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network 08/09/2017 - 06:00PM

Useful Resources for our Documentary Futurism Project, The Next 150

This past summer Cinema Politica announced our newest project, The Next 150, with a call for short film proposals. With The Next 150, an initiative funded through the Canada Council for the Arts’s The Next Chapter program, we plan to diversify our activities by commissioning fifteen short film and video projects that together will help us launch a new cinematic genre that we are calling “documentary futurism.” We’ve had an overwhelming response to our CFP, and with the deadline looming (Sep 30) we’ve decided to provide some resources to help orient potential applicants towards the idea of documentary futurism. To read more about this project and the submission guidelines, visit

The Next 150 is inspired by two artistic movements, Afrofuturism and Indigenous Futurism, as well as by writers of speculative fiction and non-fiction. Below is a list of links that will help those interested find out more about these inspiring creative forces, but this list is by no means exhaustive. As the imminent release of the Canadian feature film Brown Girl Begins (based on a novel by Nalo Hopkinson) attests, creative work grappling with the future with a concern for social justice shows no sign of slowing down, and the links below offer a jumping-off point into the dynamic, political and cutting-edge cultural spheres The Next 150 builds from. With this in mind, we welcome suggestions for any other books, films, projects, music, paintings, etc, that are missing from the lists below. Enjoy!


Top image & video above: PUMZI by Wanuri Kahiu.

Monoskop’s list of Afrofuturism resources is robust, especially the section on “Writings” -

Black to the Future by Mark Dery (a foundational text for Afrofuturism) -

Afrofuturism, Science Fiction, and the History of the Future by Lisa Yaszek -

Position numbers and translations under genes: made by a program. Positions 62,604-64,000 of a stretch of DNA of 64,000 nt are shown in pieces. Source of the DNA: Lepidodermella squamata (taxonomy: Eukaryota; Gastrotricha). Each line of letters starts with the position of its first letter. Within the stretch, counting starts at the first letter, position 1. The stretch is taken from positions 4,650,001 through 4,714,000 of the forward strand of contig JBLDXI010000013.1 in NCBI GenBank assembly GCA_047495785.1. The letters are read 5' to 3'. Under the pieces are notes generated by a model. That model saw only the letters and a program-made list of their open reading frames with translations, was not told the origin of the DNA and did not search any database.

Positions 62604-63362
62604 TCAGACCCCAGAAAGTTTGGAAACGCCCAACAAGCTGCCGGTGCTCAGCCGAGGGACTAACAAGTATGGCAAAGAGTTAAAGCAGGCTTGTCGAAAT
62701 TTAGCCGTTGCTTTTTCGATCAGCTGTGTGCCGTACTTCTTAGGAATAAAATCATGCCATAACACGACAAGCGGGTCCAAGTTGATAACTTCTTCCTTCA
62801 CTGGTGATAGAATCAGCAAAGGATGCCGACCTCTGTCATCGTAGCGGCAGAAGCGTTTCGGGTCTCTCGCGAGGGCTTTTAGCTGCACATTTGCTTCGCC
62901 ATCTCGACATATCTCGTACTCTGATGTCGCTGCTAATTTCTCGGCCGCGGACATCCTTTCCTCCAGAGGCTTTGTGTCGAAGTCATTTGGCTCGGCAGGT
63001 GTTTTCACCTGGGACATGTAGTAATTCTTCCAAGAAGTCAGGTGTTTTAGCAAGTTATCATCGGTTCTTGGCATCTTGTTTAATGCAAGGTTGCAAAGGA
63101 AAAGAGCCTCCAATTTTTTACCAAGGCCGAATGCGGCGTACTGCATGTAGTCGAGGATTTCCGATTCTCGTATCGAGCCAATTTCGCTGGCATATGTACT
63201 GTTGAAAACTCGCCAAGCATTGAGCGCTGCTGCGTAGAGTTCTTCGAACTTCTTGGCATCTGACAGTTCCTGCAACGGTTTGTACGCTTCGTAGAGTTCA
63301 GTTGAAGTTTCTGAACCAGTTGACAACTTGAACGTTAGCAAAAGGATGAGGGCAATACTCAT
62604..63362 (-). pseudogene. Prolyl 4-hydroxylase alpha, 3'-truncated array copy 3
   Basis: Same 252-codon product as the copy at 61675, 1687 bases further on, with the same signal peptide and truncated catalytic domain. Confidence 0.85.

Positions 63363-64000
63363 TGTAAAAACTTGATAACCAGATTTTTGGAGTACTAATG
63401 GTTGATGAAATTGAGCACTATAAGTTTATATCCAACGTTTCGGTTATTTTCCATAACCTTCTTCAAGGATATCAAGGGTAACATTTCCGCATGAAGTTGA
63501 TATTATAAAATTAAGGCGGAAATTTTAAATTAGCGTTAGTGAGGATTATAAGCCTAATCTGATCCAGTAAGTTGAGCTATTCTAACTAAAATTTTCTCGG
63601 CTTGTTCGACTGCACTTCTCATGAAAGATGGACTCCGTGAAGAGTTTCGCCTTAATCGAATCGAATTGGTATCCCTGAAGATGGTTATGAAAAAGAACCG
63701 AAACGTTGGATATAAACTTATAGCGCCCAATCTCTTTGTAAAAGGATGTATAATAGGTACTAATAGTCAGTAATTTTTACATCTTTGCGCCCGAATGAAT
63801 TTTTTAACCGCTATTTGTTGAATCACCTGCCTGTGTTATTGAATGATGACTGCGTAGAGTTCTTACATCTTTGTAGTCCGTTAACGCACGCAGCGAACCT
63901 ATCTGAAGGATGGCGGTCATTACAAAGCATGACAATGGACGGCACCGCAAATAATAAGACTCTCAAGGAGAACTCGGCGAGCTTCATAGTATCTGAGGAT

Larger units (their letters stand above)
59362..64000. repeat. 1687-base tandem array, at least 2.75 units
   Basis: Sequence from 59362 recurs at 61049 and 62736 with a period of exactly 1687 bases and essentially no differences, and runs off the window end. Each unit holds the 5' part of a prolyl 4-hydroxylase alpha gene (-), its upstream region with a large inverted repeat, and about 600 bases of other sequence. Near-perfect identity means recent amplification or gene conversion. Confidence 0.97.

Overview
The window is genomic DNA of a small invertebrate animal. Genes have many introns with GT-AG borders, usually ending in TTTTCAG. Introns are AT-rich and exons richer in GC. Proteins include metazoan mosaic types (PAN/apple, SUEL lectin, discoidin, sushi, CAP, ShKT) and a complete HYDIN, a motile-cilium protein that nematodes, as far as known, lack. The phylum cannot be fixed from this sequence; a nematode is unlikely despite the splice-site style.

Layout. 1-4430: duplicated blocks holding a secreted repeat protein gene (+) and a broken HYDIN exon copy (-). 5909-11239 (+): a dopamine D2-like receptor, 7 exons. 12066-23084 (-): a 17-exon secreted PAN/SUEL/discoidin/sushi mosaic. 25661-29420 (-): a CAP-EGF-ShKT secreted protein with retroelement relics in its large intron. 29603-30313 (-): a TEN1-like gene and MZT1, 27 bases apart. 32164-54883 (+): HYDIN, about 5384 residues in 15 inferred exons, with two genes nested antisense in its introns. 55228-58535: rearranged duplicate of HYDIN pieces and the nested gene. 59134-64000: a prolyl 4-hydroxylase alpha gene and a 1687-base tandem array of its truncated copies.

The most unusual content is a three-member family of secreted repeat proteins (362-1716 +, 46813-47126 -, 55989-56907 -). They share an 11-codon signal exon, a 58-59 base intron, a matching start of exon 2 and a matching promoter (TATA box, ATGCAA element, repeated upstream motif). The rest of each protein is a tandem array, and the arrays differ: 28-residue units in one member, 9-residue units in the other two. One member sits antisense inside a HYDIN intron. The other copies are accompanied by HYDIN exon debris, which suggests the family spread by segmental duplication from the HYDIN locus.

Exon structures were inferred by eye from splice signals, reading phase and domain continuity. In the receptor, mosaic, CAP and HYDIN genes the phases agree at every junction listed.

An Afrofuturist Reading List -

Afrofuturism: The World of Black Sci-Fi and Fantasy Culture (book) by Ytasha L. Womack –

OkayAfrica’s Introduction to Afrofuturism -

Why Afrofuturism is the Art Movement We Need in 2017 -

Video of New America NYC talk, “Afrofuturism: Imagining the Future of Black Identity,” with Michael Bennett (@MGBennett), Ytasha Womack (@ytashawomack), Walé Oyédijé (@IkireJones) and Aisha Harris (@craftingmystyle) -

Video of Atlanta Contemporary Art Centre talk, “Contemporary Talks: Greg Tate,” with Greg Tate -

Futurism, Futurity, and the Importance of the Existential Imagination by Paul Kuttner –

Black Radical Imagination -

Nalo Hopkinson (writer) -

PUMZI by Wanuri Kahiu (short film) -


Indigenous Futurism

Video above: WAKENING by Danis Goulet.

The Indigenous Futurisms Mixtape -

Decolonizing Science Fiction And Imagining Futures: An Indigenous Futurisms Roundtable with Rebecca Roanhorse, Elizabeth Lapensee, Johnnie Jae and Darcie Little Badger -

Visual Cultures of Indigenous Futurisms by Lindsay Nixon (@notvanishing) -

Inuit Futurism (author unknown) -

TIMETRAVELLER by Skawennati (video episodes) -

Close Encounters: The Next 500 Years (book) by Candice Hopkins, Steve Loft, Lee-Ann Martin and Jenny Western (curatorial collective) -

Métis in Space (podcast) -

Native American Survivance, Memory, and Futurity: The Gerald Vizenor Continuum (book) by Birgit Däwes, Alexandra Hauke (editors) -

Walking the Clouds: An Anthology of Indigenous Science Fiction (book) by Grace L. Dillon –

Decolonizing the future: How a new generation of Indigenous writers is changing science fiction by Kate Heartfield -

Treaty Shirts (book review) by Gerald Vizenor -!

WAKENING (video) by Danis Goulet -




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